2) a regime of visor maintenance by washing with clean soapy
water and storing in soft, dust free bags (with a strong outer)
should be enforced; (note: use soap not detergent! Hand soap
may be ideal and liquid detergents are not a substitute);
3) appropriate means of protecting visors in transit should
4) visors should be checked regularly and replaced whenever
their condition restricts visibility because this may compromise safety.
Polycarbonate can have its outer surfaced hardened. This makes
the material a little more resistant to the light scratching
that is common, but less flexible because the outer surface
is hard. Generally, visors with a hardened outer surface must
be thicker and heavier in order to provide the same level of
blast protection as an untreated example. The hardened surface
of a treated visor should only be polished using methods and
materials recommended by the manufacturer.
When asked to give an opinion about a 'visor-grinding/polishing'
kit being offered for sale by a visor manufacturer. This is
what I wrote in response:
method of removing scratches that involves using various grades
of grinding paste on one or both sides of the visor MUST reduce its
thickness. If this is done with a visor that was originally
5mm thick, the polished visor will no longer comply with the
IMAS requirement for an employer to provide 5mm untreated polycarbonate
(or equivalent) facial protection during Humanitarian Demining.
If the grinding process is done at high speeds and without
concern about the friction heating the material, spot hardening
of the material is likely to occur, which can cause polymer
chains to align and the material to lose its flexibility. This
is potentially very dangerous because, under the pressures associated
with an anti-personnel blast mine detonation, cracks are likely to propagate
from the hardened areas and the entire visor may shatter.
Polycarbonate is actually porous and the pastes
used when grinding may be absorbed within it (depending on the
chemicals used in the paste). Any change to the chemicals present
in a visor may change its ability to flex. Pastes should not be used unless proven safe in independent trials.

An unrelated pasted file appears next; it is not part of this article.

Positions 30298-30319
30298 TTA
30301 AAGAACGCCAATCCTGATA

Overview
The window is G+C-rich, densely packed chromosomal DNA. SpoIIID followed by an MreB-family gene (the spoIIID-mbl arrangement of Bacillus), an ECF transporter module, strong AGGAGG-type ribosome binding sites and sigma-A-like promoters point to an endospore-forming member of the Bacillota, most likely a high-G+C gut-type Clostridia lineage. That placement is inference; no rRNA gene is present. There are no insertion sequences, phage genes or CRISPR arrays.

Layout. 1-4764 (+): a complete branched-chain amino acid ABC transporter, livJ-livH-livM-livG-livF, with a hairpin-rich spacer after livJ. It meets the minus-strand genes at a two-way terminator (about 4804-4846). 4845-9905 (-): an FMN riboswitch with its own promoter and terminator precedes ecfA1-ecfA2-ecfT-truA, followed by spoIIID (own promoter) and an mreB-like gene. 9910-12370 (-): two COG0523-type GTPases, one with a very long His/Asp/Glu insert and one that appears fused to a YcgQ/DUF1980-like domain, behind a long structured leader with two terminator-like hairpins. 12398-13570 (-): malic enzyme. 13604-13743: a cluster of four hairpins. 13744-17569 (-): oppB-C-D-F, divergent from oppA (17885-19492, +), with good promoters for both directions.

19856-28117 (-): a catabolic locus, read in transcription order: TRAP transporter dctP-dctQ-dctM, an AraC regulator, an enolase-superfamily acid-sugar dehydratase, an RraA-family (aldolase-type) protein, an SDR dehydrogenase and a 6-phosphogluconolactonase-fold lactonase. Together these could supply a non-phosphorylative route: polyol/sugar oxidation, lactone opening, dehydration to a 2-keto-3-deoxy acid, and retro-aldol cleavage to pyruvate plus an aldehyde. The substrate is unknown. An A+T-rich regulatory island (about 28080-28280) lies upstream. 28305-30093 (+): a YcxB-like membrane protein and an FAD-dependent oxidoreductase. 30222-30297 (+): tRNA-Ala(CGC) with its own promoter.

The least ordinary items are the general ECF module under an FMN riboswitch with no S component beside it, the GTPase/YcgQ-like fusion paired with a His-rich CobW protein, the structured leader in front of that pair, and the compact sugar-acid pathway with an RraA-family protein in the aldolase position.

Exposure to Ultra Violet light (UV) does harden polycarbonate. To minimise
the risk that UV hardened polycarbonate protection is used in
Humanitarian Demining, it is a UNMAS recommendation that visors
be replaced annually, or every 225 days of use (whichever is
sooner). In fact, UV intensity varies dramatically, as does
the length of time that a visor may be exposed to UV during
a working day (or even during storage), so no general
length of time can be rigidly applied. If it could, the UNMAS
recommendation would probably have become an IMAS requirement
(a 'shall' instead of a 'should').
Light scratches can be removed by playing a hot-air gun over the surface of a visor. Because the heat only penetrates to a shallow level, this is the same as heat-treating a visor to harden it and make it less likely to get scratched. In independent blast tests carried out in Canada, heat-treated visors shattered far more readily than those not treated. Surface heat treating is irresponsible and unsafe. Slowly reheating all of the material to its moulding temperature in a fan oven large enough for air to circulate all around the visor, then allowing it to cool in air can remove scratches from a visor without reducing its ability to flex. The oven required is far larger than most that would be available, so this revival of a scratched visor would not usually be cost effective.
In short, lengthening the life of a visor by thinning
the material from which it is made is potentially unsafe. Visor
life should be approached by preventing damage, not by seeking
to repair it.
are simple ways of testing whether visors have become brittle
which can be done in the field - contact me for informal advice. Email me at avs(at)nolandmines.com
See also Developing face and eye protection.